August 20, 2013
Voice of thunder
What is it about Abraham Lincoln that makes him the subject of such endless fascination? I would have trouble counting the number of books I've read about this or that aspect of Lincoln's life. If he was like most people, at some point I'd have my fill.
I love Bob Dylan, for example, but I think my life total for books about him is three. I've probably done that many Lincoln books in the last year, including one I just finished, Doris Kearns Goodwin's justly famous Team of Rivals. It wouldn't surprise me if I hit another Lincoln book or two before the year is out.
There is something epic and, to use an overused word, awesome, about this man and the time he lived through.
One thing that strikes me now is that Lincoln is how his life illustrates the power of stories. One thing that many people loved about him--and that drove some people crazy--was his constant use of stories. Some of these shed light on a situation. Some were just silly. Some perfectly summed up a complex situation.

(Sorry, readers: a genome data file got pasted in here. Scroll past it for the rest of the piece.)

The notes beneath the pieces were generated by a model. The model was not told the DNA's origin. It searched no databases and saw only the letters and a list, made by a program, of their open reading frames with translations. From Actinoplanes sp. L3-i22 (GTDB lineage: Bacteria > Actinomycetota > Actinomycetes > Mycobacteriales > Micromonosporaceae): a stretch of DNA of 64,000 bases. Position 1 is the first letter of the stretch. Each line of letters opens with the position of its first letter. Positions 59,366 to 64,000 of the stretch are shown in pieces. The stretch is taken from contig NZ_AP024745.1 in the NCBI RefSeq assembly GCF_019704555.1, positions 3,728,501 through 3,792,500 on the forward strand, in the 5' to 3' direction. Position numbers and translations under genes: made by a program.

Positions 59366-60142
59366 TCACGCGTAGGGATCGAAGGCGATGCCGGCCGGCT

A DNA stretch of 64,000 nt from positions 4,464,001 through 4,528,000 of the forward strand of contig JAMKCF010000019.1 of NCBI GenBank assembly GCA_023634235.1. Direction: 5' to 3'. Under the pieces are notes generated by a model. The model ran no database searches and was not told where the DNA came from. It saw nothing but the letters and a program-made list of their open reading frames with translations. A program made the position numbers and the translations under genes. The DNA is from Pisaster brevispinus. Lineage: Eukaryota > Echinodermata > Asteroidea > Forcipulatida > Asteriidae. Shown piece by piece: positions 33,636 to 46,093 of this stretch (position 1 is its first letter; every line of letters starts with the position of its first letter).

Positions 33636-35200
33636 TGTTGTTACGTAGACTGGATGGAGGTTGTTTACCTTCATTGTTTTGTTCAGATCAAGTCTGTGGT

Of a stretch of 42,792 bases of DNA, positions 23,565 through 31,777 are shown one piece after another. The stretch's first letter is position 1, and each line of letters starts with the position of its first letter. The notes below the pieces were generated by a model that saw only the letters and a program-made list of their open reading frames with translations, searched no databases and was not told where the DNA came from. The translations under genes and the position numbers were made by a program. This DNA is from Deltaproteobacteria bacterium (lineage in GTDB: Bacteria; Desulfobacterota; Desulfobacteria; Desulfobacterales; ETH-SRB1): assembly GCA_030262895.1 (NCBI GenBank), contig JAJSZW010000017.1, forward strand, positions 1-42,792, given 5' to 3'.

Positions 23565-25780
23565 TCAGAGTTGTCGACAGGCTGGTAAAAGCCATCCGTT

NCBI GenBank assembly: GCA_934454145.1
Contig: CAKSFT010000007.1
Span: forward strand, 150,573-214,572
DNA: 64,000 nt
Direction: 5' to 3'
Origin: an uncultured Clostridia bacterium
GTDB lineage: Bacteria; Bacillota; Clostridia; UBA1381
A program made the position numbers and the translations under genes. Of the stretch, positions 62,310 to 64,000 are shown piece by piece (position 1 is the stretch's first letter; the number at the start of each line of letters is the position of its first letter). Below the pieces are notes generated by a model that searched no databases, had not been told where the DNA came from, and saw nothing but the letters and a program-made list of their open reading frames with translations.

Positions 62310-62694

I remember reading yet another book about Lincoln several years ago by James M. McPherson that suggested one reason the North won the war was that Lincoln was better at metaphors than his counterpart Jefferson Davis.
I think he has a point, although in fairness I must say, as Confederate General George Pickett once did about why his famous charge failed, that the Union Army had something to do with it.
I may return to that theme of the power of story in the next few posts, which may be irregular as I'll be on the road.
UNSPORTSMANLIKE CONDUCT. Here's the Washington Post on the impact of the sequester on the Head Start program, its children and their parents.
INEQUALITY MATTERS. From CNN, here's a suggested list of things to read about it.
URGENT WEIRD SPIDER UPDATE here.
GOAT ROPE ADVISORY LEVEL: ELEVATED